Getting power to customers and keeping the power on may have been a hallmark of success for utilities in the past. Not anymore. It is bigger than that. There are more dimensions to be a utility now.
Successful companies tap strategic vendors, they tap experts, on-board new technology to make sure customers get premier service. That kind of teamwork doesn’t just happen. The ability to collaborate is built over years, founded on important principles of openness, thoughtfulness, good planning, and trust.
Especially trust. “Given the central importance of trust in successful collaborations, building and maintaining trust is an ongoing practice foundational to every other practice during the collaboration project,” said the Harvard Business Review.
Utilities, companies that have prided themselves on self-reliance, are adopting a much more collaborative approach. To put more of a point on it, successful utilities know how to partner with others. Work together in an open, forthright manner.
That’s because the power utility industry is changing. The definitions of success are broadening beyond keeping the lights on. I saw several examples recently that exemplify a collaborative manner of work, where utilities use their collaborative skills to benefit themselves, communities, and customers.
Electric vehicles (EV) in Columbus, Ohio: Residents bought 3,323 EVs in three years, surpassing a goal of the region’s Smart Columbus initiative. More than 20 percent of consumers say they’ll probably buy an EV. Reasons for the higher adoption rate:
- A network of free chargers in business and public spaces
- Large employers collaborated
- Original equipment manufacturers and “electrified dealers” made EVs available
- Regional transportation practices have been re-designed
- Local utility American Electric Power is a lead partner in Smart Columbus.
Thermostats in Michigan: Consumers Energy will help up to 100,000 customers get smart thermostats to minimize the need for the utility to tap expensive peak power. (Source) It is a collaboration between the power company, Google, and Uplight, an energy efficiency organization. Michigan’s state government and a national environmental group buy-in. This initiative educates consumers, helps reduce electric load, and saves money.
Collaborative NC clean energy: A 35-megawatt solar facility will be constructed in Iredell County, NC. Under a 20-year power purchase agreement, Duke Energy will secure zero carbon power to partially offset the City of Charlotte’s energy demand. Partnerships in the effort include the city, Duke Energy, an NC solar company, and an international solar company.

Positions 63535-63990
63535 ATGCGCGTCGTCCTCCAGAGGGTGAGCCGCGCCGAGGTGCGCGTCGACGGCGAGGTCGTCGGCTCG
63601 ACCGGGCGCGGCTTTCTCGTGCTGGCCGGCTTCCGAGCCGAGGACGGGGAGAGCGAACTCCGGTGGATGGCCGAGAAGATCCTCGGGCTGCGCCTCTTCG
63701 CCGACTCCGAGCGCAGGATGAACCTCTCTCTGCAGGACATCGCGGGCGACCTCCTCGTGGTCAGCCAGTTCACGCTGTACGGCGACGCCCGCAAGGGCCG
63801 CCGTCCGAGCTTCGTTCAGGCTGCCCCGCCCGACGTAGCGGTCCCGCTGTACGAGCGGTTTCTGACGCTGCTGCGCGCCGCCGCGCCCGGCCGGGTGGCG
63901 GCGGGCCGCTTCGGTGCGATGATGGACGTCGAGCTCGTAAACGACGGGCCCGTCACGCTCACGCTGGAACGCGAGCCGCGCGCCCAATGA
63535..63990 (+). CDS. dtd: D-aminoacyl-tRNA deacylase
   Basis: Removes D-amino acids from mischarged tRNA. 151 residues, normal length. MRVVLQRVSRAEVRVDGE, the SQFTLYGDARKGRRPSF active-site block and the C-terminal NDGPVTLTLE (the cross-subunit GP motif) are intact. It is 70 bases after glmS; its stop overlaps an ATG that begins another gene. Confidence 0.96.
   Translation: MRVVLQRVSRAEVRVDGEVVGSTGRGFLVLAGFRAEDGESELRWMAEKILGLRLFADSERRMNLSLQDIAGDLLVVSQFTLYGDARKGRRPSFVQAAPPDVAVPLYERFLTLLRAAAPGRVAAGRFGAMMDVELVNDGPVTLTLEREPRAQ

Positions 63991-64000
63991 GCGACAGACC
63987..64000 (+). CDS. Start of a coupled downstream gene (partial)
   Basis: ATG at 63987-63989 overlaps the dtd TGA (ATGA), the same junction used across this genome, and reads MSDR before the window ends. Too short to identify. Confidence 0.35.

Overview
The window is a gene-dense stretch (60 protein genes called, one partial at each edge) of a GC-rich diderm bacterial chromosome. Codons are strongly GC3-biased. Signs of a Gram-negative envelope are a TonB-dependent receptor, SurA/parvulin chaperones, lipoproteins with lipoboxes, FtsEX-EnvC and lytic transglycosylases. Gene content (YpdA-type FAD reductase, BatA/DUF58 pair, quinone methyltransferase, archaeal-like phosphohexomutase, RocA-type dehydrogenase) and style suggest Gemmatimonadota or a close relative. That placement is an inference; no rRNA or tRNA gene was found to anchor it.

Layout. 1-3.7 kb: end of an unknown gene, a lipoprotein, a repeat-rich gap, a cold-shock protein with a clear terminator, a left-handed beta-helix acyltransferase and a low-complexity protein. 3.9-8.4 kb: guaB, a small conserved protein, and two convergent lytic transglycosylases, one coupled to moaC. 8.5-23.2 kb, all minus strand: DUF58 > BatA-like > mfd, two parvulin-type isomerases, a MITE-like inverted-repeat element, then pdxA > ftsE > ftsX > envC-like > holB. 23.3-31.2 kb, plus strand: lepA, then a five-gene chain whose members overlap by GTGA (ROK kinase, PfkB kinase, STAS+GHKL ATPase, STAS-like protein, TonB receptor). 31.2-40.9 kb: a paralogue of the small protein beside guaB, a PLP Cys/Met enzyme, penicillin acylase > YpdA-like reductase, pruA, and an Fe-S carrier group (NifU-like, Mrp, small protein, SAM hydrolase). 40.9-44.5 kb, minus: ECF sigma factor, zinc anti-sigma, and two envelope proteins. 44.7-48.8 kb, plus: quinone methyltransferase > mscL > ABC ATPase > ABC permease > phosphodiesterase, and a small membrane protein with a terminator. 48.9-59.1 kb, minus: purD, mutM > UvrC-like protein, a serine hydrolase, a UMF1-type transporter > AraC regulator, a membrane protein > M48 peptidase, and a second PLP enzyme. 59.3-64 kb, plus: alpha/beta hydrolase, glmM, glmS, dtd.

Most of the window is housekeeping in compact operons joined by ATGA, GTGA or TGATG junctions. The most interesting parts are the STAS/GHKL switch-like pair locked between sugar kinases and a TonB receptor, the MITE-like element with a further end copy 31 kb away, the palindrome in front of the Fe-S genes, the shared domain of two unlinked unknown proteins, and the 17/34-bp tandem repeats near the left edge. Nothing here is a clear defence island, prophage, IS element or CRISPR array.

Largest community solar project: Florida Power & Light Company will develop the largest community solar project in the US. It will have 20 solar plants (not panels) for about 1.5 gigawatts, and cost $1.7 billion. It is backed by solar advocacy groups Vote Solar, Southern Alliance for Green Energy, and local cities, counties, and prospective corporate customers, 7-Eleven and Walmart. (Source)
Why these projects work…
Trusted and effective collaboration is a foundation of successful power providers; trusted and effective work between the utility and other companies, and with consumers.
The important effect of collaboration is to stay relevant. Be real. Empathize. Don’t be self-centered. There is no “going it alone.”
Being able to “play well with others” is another perspective. The skill is not a given in all companies, though. The companies here have worked openly and thoroughly to get to the finish line on important energy projects.
Stories about the best utilities in the future will be “we” news, not “I” news. Real collaboration is part of a confident corporate culture. Watch the way your utility practices collaboration. Many do it well. If you do not see open and collaborative work from your utility, ask why.
Entrepreneur magazine has a short article called, The Importance of Teamwork and Collaboration. A company can be large or small, new or not to practice this. It is a management mindset, a value proposition.